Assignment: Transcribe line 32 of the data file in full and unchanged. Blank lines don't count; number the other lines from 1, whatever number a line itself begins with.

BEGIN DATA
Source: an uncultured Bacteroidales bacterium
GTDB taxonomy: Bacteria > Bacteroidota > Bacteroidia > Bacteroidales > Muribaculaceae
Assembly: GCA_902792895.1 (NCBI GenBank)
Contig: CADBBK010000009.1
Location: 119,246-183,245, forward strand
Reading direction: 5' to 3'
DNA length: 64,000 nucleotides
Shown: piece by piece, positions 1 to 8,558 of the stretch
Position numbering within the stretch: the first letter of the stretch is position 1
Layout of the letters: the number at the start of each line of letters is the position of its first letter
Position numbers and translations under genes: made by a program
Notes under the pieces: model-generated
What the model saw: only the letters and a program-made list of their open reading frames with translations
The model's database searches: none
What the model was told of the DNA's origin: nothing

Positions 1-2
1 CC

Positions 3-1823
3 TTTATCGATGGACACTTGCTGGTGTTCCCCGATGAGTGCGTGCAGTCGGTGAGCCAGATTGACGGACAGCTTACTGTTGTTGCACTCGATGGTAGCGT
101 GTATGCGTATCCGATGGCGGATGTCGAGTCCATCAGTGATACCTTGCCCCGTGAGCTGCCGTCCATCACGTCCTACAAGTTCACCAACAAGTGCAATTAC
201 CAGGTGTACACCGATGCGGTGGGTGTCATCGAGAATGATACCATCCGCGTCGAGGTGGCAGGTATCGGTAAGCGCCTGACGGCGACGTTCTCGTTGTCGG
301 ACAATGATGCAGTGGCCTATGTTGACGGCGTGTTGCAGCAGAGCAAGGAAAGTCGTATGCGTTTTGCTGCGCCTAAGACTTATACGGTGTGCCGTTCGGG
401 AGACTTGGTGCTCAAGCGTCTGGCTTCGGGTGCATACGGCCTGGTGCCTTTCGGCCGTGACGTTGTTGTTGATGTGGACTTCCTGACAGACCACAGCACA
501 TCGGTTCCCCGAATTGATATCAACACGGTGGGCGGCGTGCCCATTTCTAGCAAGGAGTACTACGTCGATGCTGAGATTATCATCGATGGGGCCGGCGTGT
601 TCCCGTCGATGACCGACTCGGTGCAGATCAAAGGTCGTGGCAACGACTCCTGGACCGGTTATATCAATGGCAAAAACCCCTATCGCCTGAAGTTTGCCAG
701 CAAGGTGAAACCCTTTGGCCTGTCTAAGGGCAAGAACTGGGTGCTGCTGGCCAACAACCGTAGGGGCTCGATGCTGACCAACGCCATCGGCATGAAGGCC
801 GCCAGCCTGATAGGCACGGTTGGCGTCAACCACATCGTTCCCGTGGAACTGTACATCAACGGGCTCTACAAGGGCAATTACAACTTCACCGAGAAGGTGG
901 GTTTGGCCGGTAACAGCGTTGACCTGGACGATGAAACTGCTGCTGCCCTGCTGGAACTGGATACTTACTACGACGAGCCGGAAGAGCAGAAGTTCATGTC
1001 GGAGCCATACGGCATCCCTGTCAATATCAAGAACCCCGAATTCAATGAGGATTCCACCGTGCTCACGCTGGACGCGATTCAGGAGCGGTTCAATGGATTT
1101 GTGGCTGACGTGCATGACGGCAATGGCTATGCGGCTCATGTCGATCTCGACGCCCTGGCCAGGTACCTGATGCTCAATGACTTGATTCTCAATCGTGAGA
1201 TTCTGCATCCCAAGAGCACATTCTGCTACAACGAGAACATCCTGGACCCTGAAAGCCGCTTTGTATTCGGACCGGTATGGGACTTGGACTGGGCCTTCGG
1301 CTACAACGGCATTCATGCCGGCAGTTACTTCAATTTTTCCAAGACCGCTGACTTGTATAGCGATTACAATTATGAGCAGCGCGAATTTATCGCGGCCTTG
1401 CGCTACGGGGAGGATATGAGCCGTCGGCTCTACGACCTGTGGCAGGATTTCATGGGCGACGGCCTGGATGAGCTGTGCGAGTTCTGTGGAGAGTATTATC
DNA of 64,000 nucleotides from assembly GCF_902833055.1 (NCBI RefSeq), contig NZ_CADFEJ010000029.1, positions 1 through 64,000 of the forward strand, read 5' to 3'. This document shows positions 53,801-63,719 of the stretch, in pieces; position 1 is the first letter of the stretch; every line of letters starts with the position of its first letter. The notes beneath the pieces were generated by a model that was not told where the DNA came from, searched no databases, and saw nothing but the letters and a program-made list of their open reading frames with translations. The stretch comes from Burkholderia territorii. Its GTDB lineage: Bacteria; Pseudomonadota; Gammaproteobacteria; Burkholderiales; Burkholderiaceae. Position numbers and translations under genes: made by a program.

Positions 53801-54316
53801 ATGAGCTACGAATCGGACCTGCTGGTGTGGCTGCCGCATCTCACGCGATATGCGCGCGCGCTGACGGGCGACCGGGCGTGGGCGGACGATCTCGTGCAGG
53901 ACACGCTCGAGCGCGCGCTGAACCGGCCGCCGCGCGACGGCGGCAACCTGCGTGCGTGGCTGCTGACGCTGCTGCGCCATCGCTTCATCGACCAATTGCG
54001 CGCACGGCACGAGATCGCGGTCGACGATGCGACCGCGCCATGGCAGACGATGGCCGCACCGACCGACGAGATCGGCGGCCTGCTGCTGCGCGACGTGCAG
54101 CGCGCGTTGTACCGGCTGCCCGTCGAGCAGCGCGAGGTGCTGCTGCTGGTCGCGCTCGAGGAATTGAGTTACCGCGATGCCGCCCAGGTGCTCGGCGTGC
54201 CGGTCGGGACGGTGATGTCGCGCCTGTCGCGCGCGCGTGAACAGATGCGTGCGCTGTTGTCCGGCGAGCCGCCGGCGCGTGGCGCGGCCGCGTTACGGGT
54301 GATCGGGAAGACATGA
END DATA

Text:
1301 CTACAACGGCATTCATGCCGGCAGTTACTTCAATTTTTCCAAGACCGCTGACTTGTATAGCGATTACAATTATGAGCAGCGCGAATTTATCGCGGCCTTG